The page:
41. 41.
    Maglio, P., Matlock, T., Raphaely, D., Chernicky, B., and Kirsh, D. Interactive Skill in Scrabble. Lawrence Erlbaum (1999).Google Scholar
  42. 42.
    Maglio, P.P., and Kirsh, D. Epistemic Action Increases With Skill. In Proceedings of the Eighteenth Annual Conference of the Cognitive Science Society 16, (1996), 391–396.Google Scholar
  43. 43.
    Martin, R.L. Creativity That Goes Deep. Business Week, 2005. http://www.businessweek.com/innovate/content/aug2005/di20050803_823317.htm.
  44. 44.
    Merholz, P., Wilkens, T., Schauer, B., and Verba, D. Subject To Change: Creating Great Products & Services for an Uncertain World: Adaptive Path on Design. O’Reilly Media, 2008.Google Scholar
  45. 45.
    Michalko, M. Thinkertoys: A Handbook of Creative-Thinking Techniques. Ten Speed Press, 2006.Google Scholar
  46. 46.
    Miller, G.A. The magical number seven, plus or minus two: some limits on our capacity for processing information. Psychological Review 63, 2 (1956), 81–97.CrossRefGoogle Scholar
  47. 47.
    Osborn, A.F. Applied Imagination: Principles and Procedures of Creative Problem Solving. Charles Scribner’s Sons, 1963.Google Scholar
  48. 48.
    Schon, D.A. The Reflective Practitioner: How Professionals Think in Action. Ashgate Publishing, 1995.Google Scholar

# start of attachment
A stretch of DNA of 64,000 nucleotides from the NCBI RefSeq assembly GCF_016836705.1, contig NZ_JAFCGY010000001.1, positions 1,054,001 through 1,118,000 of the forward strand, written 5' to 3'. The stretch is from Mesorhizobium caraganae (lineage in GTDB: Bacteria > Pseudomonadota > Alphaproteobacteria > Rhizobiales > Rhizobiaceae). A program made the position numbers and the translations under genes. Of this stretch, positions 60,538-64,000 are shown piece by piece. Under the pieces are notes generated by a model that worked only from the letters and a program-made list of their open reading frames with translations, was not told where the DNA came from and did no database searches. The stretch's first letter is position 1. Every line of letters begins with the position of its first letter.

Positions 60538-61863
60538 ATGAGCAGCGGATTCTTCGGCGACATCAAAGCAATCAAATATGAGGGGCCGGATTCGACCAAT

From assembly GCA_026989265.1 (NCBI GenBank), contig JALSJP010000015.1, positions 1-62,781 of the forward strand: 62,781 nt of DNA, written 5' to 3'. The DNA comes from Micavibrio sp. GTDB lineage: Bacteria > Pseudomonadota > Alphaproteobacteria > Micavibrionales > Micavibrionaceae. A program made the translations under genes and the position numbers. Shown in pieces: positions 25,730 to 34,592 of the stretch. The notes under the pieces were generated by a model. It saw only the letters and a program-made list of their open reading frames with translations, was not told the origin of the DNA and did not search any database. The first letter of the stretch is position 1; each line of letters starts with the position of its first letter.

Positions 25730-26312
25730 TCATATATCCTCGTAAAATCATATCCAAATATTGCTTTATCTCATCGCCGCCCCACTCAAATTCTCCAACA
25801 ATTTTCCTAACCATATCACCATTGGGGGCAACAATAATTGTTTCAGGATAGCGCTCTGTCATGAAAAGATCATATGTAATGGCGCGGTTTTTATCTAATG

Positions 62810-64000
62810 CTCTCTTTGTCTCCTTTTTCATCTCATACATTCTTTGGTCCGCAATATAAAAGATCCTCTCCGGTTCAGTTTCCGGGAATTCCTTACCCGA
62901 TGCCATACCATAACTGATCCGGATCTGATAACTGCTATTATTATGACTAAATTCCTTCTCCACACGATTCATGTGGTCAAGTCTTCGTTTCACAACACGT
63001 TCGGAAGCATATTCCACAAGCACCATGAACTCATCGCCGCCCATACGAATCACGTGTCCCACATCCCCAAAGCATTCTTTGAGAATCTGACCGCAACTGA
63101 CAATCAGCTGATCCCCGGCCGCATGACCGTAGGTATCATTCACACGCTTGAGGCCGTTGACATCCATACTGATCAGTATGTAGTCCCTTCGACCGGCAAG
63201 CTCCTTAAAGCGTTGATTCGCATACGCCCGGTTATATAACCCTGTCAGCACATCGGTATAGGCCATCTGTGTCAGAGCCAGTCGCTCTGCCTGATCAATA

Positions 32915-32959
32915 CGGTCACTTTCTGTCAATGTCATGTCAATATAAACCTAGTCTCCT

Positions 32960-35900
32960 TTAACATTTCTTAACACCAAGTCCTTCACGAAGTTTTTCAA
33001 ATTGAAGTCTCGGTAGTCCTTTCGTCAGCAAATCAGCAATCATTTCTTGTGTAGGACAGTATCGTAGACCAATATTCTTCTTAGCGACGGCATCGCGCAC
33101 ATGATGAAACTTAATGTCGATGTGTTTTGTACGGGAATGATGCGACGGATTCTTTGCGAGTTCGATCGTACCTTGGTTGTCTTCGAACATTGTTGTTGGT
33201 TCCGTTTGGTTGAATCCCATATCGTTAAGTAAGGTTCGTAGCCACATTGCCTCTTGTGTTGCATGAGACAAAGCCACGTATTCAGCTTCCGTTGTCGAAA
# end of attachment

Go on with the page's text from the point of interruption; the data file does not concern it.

49. 49.
    Schrage, M. Cultures of prototyping. In Bringing design to software book contents. 1996, 191–213.Google Scholar
  50. 50.
    Schrage, M. Serious Play: How the World’s Best Companies Simulate to Innovate. Harvard Business School Press, 1999.Google Scholar
  51. 51.
    Sutton, R., and Hargadon, A. Brainstorming groups in context: effectiveness in a product design firm. Administrative Science Quarterly, (1996).Google Scholar
  52. 52.
    Suwa, M., Gero, J., and Purcell, T. Unexpected discoveries and S-invention of design requirements: Important vehicles for a design process. Design Studies 21, (2000), 539–567.Google Scholar
  53. 53.
    Suwa, M., and Tversky, B. External Representations Contribute to the Dynamic Construction of Ideas. Proceedings of the Second International Conference on Diagrammatic Representation and Inference, Springer (2002), 341–343.Google Scholar
  54. 54.
    Thompson, L., Gentner, D., and Loewenstein, J. Avoiding Missed Opportunities in Managerial Life: Analogical Training More Powerful Than Individual Case Training. Organizational Behavior and Human Decision Processes 82, 1 (2000), 60–75.CrossRefGoogle Scholar
  55. 55.
    Torrance, E.P. Torrance Tests of Creative Thinking. Personnel Press, Ginn and Co., Xerox Education Co, 1974.Google Scholar
  56. 56.
    Warr, A., and O’Neill, E. Understanding design as a social creative process. Proceedings of the 5th conference on Creativity & Cognition, ACM (2005), 118–127.Google Scholar
  57. 57.
    Ylirisku, S., Halttunen, V., Nuojua, J., and Juustila, A. Framing design in the third paradigm. Proceedings of the 27th international conference on Human factors in computing systems, ACM (2009), 1131–1140.Google Scholar
  58. 58.
    Zhang, J., and Norman, D. Representations in distributed cognitive tasks. Cognitive Science 18, 1 (1994), 87–122.CrossRefGoogle Scholar

Copyright information

© Springer-Verlag Berlin Heidelberg 2011

Authors and Affiliations

  1. 1.Human-Computer Interaction GroupStanford UniversityStanfordUSA

Personalised recommendations